Talk to the Veterans Crisis Line now
U.S. flag
An official website of the United States government

Health Services Research & Development

Go to the ORD website
Go to the QUERI website

HSR&D Citation Abstract

Search | Search by Center | Search by Source | Keywords in Title

Barriers to taking medications for systemic lupus erythematosus: a qualitative study of racial minority patients, lupus providers, and clinic staff.

Sun K, Corneli AL, Dombeck C, Swezey T, Rogers JL, Criscione-Schreiber LG, Sadun RE, Eudy AM, Doss J, Bosworth HB, Clowse M. Barriers to taking medications for systemic lupus erythematosus: a qualitative study of racial minority patients, lupus providers, and clinic staff. Arthritis care & research. 2021 Mar 4.

Related HSR&D Project(s)

Dimensions for VA is a web-based tool available to VA staff that enables detailed searches of published research and research projects.

If you have VA-Intranet access, click here for more information vaww.hsrd.research.va.gov/dimensions/

VA staff not currently on the VA network can access Dimensions by registering for an account using their VA email address.
   Search Dimensions for VA for this citation
* Don't have VA-internal network access or a VA email address? Try searching the free-to-the-public version of Dimensions



Abstract:

OBJECTIVE: Underrepresented racial and ethnic minorities are disproportionately affected by systemic lupus erythematosus (SLE). Racial and ethnic minorities also have more severe SLE manifestations that require use of immunosuppressive medications, and often have lower rates of medication adherence. We aimed to explore barriers of adherence to SLE immunosuppressive medications among minority SLE patients. METHODS: We conducted a qualitative descriptive study using in-depth interviews with a purposeful sample of 1) racial minority SLE patients taking oral immunosuppressants (methotrexate, azathioprine, or mycophenolate), and 2) lupus clinic providers and staff. Interviews were audio-recorded, transcribed, and analyzed using applied thematic analysis. We grouped themes using the Capability, Opportunity, Motivation, Behavior conceptual model. RESULTS: We interviewed 12 SLE patients (4 adherent, 8 non-adherent) and 12 providers and staff. We identified Capability barriers to include external factors related to acquiring medications, specifically cost, pharmacy, and clinic related issues; Opportunity barriers to include external barriers to taking medications, specifically logistic and medication related issues; and Motivation factors to include intrinsic barriers, encompassing patients' knowledge, beliefs, attitudes, and physical and mental health. The most frequently described barriers were cost, side effects, busyness/forgetting, and lack of understanding, although barriers differed by patient and adherence level, with logistic and intrinsic barriers described predominantly by non-adherent patients and side effects described predominantly by adherent patients. CONCLUSION: Our findings suggest that interventions may be most impactful if they are designed to facilitate logistics of taking medications and increase patients' motivation while allowing for personalization to address the individual differences in adherence barriers.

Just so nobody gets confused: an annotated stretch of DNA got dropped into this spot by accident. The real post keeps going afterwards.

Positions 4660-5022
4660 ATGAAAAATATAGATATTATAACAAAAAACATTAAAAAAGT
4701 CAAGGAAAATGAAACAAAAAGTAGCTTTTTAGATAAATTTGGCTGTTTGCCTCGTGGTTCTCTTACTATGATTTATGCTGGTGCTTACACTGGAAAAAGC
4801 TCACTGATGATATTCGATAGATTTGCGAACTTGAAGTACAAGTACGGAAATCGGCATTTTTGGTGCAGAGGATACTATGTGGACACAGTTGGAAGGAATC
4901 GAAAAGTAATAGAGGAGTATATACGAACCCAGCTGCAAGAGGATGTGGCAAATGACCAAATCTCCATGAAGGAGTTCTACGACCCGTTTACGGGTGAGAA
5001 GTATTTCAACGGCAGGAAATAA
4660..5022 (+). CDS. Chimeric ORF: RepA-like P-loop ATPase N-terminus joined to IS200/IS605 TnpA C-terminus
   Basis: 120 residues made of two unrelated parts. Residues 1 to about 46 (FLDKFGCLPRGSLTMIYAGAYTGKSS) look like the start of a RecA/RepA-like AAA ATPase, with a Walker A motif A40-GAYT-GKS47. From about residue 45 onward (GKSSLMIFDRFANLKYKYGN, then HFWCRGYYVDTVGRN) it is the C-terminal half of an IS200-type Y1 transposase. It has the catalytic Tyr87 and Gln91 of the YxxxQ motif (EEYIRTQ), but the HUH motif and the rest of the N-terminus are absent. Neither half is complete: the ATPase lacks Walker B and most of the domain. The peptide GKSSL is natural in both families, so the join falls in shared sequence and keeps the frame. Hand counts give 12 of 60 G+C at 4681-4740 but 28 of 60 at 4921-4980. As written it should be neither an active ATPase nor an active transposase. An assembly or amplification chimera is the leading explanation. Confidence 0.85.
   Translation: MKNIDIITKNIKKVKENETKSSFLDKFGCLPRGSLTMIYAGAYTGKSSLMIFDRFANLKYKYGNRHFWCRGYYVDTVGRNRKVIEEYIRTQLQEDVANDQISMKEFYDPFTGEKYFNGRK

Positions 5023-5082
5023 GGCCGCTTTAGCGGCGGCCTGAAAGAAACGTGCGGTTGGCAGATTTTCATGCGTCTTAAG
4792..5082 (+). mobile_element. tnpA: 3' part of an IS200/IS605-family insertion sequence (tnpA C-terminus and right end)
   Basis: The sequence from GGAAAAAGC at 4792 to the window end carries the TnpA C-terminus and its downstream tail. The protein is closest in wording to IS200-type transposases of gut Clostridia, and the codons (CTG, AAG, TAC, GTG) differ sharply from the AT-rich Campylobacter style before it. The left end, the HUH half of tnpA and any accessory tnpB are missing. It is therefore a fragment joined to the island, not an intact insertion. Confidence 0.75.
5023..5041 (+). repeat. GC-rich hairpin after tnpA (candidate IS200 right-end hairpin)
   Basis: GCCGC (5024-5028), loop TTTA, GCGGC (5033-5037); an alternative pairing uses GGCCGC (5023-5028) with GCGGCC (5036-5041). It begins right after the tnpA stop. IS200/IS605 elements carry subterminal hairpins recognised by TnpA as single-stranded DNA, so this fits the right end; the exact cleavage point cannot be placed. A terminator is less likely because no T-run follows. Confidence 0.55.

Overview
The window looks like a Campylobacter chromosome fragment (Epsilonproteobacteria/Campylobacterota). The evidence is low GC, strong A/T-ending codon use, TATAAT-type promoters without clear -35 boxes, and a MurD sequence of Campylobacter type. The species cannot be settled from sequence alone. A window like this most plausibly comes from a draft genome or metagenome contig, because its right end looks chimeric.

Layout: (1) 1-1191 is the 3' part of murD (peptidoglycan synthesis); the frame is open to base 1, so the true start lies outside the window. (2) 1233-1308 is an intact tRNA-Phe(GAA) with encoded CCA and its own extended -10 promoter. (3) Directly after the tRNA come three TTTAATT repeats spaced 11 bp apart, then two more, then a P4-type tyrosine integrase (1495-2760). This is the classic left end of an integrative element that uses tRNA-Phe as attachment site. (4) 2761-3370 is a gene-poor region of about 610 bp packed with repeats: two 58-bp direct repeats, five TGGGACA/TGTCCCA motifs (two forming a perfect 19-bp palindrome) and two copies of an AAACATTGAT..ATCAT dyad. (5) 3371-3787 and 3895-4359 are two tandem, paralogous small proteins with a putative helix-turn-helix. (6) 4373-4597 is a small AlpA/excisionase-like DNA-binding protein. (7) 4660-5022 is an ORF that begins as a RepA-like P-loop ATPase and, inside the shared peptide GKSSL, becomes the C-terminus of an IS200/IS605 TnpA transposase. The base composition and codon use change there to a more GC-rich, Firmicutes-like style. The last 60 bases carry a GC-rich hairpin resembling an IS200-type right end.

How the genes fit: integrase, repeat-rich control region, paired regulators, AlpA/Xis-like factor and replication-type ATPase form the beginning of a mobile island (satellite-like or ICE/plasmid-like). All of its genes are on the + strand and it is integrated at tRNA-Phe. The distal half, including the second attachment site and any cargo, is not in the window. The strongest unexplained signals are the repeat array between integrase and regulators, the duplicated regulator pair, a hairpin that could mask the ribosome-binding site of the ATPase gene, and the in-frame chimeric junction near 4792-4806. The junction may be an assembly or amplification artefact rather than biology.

Questions about the HSR&D website? Email the Web Team.

Any health information on this website is strictly for informational purposes and is not intended as medical advice. It should not be used to diagnose or treat any condition.